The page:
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minor crush
pour 21 musiciens











duration ~12'

premiered on Sept. 18, 2020

Rémy Pfimlin Hall | CNSMDP

Paris (FR)

conducted by

Julien Leroy


                Fanny Vicens accordion

               Jean-Étienne Sotty accordion

Rémy Reber guitar

Chae-Um Kim harpsichord

Philippe Hattat-Colin piano


the Paris Conservatoire Orchestra OLC



Instrumental electronics.

The encounter, sometimes sought, often accidental, with music from new horizons can produce in us composers the most precious aesthetic bifurcations and allow us to open doors on worlds still unknown. Just as the structures of the Banda-Linda horns revealed by Simha Arom revolutionized the language of Reich or Ligeti, the research and obsessions of certain electronic music composers such as Mark Fell and Rashad Becker have opened up new considerations for me. In Electronica B - Minor Crush for 21 musicians, my reflection is about the perception of rhythm and more precisely on the intricacy between timbre and harmony through the listening of duration. The realization is simple: a single minor ninth chord is repeated homorhythmically at constant intensity by the main group (Accordions, Harpsichord, Piano, Electric Guitar, Percussions) and the only possible types of impact are the following: silence (no impact), very short (staccato), very short accented, held, held accented. By extremely reducing the materials, the listening is then focused on the only parameter that varies: the rhythm. It should be noted that the lengthening of the duration of an impact, or the intention in the playing (accent or not for example) are deeply significant, and that, more generally, each parameter in the instrumental playing has repercussions on the perception of rhythm.


Following these principles, the first part of the piece alternates between two states: A synchronized (homorhythmic) and B desynchronized (heterorhythmic). This elementary process of alternating A and B, where the duration of A decreases while that of B increases, converges towards a superposition of these two states marked by the resonant shock of the plate bells. A new possibility then appears: the accents of the piano become the arrival point of a bass line arpeggiating the notes of the original chord in different registers. As a distant reference to disco funk, even though the pulsation is absolutely unstable, this line grooves, understood by the body, and leads us to the next part.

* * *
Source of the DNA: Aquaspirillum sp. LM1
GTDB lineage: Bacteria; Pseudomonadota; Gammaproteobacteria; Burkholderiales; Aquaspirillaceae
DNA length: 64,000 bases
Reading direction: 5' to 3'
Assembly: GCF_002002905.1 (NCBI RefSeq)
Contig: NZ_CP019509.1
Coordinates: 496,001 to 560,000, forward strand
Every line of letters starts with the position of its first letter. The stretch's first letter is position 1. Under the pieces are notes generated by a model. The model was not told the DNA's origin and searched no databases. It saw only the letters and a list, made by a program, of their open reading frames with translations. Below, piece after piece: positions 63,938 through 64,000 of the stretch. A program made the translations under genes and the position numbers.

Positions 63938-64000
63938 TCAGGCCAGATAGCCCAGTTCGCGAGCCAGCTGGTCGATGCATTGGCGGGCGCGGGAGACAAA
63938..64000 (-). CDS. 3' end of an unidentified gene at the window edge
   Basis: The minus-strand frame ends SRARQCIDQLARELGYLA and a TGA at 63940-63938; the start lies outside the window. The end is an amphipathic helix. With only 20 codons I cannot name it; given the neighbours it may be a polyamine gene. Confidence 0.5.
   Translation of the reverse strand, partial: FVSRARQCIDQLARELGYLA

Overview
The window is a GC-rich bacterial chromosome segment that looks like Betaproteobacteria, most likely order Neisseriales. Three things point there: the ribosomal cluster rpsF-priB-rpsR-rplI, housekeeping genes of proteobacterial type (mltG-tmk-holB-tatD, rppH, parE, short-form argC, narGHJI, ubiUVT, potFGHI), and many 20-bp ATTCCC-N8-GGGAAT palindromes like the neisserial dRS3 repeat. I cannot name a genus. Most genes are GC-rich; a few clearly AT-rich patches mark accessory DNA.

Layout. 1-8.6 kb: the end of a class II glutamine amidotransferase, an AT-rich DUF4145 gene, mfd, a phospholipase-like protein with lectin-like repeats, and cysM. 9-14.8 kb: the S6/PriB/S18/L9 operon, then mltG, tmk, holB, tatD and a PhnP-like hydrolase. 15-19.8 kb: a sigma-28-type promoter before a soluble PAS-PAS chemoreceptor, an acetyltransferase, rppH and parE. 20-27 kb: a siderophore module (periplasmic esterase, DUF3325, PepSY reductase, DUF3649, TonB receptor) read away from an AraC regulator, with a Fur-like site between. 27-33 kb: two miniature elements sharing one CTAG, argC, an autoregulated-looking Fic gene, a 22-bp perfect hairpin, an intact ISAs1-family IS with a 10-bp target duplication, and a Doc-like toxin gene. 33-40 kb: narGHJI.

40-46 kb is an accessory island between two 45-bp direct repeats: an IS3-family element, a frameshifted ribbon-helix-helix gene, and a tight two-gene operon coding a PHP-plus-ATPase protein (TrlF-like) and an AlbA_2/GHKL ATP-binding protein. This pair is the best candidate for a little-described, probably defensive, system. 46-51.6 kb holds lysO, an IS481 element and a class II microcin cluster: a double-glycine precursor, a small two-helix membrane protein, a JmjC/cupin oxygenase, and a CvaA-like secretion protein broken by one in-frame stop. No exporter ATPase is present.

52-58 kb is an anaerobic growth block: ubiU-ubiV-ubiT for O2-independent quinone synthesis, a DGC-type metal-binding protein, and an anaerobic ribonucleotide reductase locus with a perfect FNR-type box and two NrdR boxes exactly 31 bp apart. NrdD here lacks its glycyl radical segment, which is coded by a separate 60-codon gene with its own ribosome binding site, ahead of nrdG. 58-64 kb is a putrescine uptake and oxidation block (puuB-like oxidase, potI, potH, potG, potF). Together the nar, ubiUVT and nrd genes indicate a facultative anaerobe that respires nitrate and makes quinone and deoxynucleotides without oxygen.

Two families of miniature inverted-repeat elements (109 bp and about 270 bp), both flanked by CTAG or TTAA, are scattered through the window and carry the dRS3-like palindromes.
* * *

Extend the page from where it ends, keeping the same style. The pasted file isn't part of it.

In the second part, the alternation takes the form of a sway between two impacts, short and long, where the second seems to be the arrival point of the first. Each time different, these impacts are developing and enriched by the orchestration in an explosion of energy. The piece then continues before returning to the initial state, following an arch form A B transition A'.  But this time, the initial chord is transposed many times, creating a melody. The melodico-rhythmic perception completes the demonstration of the central idea: the initial chord is no longer heard as such, the ensemble merges into a single instrument, hybrid and indefinable, playing a strange melody that gradually takes on the structural characteristics of a traditional song or a birdsong.


Minor Crush.

The word crush is polysemous in English. The title imposed itself. Minor crush evokes the strong feeling at the passage of a glance or a smile, the desire to take in the arms but also the crushing of time. Everything that this particular period may have revealed. This minor crush, or on a minor chord whose obsessiveness can be paralleled to that we can feel in these suspended meetings, is to be put in comparison with the sense of crushing. The crushing of a life situation, the crushing of feelings, the crushing of time felt in the variation of rhythm or during a quarantine.


Written from April to July 2020, Electronica B - Minor Crush is inscribed in a particular context where isolation was imposed and bodies separated. The relevance of writing an ensemble piece in such a context was then very difficult to evaluate. But through the will to work on rhythmic microvariations, the use of an homorhythmic pattern necessary to the realization of the main idea became an answer to the need to be one with a group. To be able to play together (the word must be emphasized), under the ever-shifting hand of a conductor, each musician must merge in the sound of the other and has to correlate his gesture to that of the others. The delicate accelerations and slowing downs or the sudden changes of tempo can only be felt in a real group synergy.


Our time, our life experiences irrigate our imagination. And the influences we are subject to, without cultural or geographical borders, nevertheless give birth to singular aesthetics well defined in space-time. Creators appropriate reality and try to shape the future. Many of my friends strive for it. This piece is dedicated to them 

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